AFACT was ordered to pay costs.
One year later, an appeal to the Federal Court by AFACT was dismissed, although AFACT claimed a partial victory because the court ruled that iiNet had the means to prevent its users from infringing copyright.
However, the court found that iiNet was not liable because it had not authorised the copyright infringements. AFACT intends to dispute and overturn that finding.
Representing the film companies, Executive Director of AFACT Neil Gane said, 'The Full Federal Court unanimously found that iiNet had the power to prevent the infringements of its users from occurring and that there were reasonable steps it could have taken, including issuing warnings.'
'However two judges of the Full Court went on to find that iiNet had not authorised the infringements of its users and that is what we are appealing,' Mr Gane said. 'We say they did not apply the legal test for authorisation correctly.'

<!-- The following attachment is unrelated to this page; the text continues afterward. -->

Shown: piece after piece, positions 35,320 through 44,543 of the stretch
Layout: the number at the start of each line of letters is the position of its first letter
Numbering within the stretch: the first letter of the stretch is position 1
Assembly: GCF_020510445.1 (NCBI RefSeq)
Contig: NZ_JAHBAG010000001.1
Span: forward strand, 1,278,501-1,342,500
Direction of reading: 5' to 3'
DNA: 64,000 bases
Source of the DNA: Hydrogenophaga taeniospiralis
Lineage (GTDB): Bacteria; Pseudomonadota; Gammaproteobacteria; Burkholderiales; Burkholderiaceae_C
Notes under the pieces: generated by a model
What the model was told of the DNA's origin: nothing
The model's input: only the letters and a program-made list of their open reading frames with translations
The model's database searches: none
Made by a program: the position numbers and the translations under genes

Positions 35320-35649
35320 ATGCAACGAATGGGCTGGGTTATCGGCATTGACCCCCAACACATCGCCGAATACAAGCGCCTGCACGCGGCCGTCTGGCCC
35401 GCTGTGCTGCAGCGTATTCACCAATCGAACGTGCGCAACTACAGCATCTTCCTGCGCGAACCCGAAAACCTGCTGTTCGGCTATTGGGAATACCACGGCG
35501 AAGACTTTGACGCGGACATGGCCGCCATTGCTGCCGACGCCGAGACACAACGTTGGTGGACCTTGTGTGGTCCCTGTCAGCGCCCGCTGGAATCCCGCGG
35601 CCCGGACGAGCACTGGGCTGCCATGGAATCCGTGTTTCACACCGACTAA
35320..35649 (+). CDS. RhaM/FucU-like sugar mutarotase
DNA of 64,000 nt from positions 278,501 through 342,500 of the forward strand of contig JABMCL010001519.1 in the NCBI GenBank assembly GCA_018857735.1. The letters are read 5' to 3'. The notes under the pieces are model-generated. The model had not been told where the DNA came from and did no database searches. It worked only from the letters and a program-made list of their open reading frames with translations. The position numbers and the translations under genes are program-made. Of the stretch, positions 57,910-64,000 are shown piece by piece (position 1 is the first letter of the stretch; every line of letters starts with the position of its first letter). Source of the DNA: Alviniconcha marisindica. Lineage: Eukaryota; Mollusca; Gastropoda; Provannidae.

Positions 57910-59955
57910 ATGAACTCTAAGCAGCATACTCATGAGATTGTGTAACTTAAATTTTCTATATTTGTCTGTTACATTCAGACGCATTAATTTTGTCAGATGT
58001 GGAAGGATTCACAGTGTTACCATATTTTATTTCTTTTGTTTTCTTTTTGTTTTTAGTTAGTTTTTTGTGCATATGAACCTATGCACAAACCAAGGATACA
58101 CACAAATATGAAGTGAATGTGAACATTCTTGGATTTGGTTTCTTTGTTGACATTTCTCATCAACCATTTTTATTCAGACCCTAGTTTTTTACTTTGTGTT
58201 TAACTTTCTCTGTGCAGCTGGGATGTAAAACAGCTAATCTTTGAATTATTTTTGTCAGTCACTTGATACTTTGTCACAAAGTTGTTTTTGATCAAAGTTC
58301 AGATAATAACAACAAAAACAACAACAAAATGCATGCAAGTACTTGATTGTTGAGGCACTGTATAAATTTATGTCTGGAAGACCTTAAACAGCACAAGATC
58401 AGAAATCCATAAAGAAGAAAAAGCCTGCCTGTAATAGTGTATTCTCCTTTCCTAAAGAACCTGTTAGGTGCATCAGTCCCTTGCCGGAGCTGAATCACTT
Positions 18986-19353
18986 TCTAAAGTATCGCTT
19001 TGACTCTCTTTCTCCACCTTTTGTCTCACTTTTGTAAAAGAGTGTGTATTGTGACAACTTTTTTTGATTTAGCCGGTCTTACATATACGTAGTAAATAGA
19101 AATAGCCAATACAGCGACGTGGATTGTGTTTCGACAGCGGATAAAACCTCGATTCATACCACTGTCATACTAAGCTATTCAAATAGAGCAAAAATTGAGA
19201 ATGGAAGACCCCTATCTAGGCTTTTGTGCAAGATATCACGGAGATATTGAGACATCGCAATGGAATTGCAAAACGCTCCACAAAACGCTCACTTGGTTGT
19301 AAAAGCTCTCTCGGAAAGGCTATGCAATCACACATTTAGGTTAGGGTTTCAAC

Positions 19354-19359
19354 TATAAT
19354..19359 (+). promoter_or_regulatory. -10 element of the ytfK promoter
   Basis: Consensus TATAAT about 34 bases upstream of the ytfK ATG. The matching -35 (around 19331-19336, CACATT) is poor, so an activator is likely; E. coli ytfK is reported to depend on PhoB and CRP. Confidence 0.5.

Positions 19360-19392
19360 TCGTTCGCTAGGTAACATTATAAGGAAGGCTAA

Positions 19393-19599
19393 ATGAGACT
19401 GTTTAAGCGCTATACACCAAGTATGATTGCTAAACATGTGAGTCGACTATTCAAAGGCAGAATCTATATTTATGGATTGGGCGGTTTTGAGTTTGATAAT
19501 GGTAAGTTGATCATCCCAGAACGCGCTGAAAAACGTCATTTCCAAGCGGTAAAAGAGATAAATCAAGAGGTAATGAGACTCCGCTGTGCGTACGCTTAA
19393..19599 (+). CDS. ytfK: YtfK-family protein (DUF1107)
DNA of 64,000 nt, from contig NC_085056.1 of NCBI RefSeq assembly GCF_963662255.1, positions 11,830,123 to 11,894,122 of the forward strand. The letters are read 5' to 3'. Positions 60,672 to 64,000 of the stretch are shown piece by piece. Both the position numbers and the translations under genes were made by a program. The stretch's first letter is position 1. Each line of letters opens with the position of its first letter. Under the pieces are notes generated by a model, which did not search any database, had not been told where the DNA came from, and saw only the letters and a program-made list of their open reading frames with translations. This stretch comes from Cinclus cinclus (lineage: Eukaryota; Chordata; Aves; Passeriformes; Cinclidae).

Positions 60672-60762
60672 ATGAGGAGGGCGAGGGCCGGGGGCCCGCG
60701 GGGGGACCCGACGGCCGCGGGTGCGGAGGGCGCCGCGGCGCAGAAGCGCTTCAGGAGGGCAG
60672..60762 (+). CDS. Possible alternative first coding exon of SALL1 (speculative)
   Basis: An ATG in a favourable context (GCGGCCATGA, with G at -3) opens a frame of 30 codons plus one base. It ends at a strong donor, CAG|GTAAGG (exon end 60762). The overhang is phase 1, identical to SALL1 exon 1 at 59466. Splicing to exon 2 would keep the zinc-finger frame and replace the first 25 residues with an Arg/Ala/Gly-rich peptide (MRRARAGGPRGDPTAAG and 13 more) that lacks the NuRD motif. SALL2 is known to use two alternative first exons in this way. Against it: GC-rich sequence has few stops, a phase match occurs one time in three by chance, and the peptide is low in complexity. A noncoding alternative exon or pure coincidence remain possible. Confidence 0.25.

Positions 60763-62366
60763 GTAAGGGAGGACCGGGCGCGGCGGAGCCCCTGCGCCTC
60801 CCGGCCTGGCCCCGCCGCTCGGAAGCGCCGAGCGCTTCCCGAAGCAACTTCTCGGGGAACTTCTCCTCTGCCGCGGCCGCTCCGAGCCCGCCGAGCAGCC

'On appeal, iiNet did not challenge the findings of the trial judge that they knew the infringements were taking place, yet two of the judges of the Full Court re-opened the issue of iiNet's knowledge. We will argue that the Court's approach in this regard was incorrect,' Mr Gane said.
'In response to the Full Court's conclusion that iiNet did not have have sufficient knowledge of the infringements to authorise them, the film companies will argue that iiNet did have sufficient knowledge, that it admitted the acts of infringement and that its CEO admitted on the stand that the evidence was 'compelling'.
'We are confident of our grounds for appeal and hopeful that special leave to the High Court will be granted,' Mr Gane said.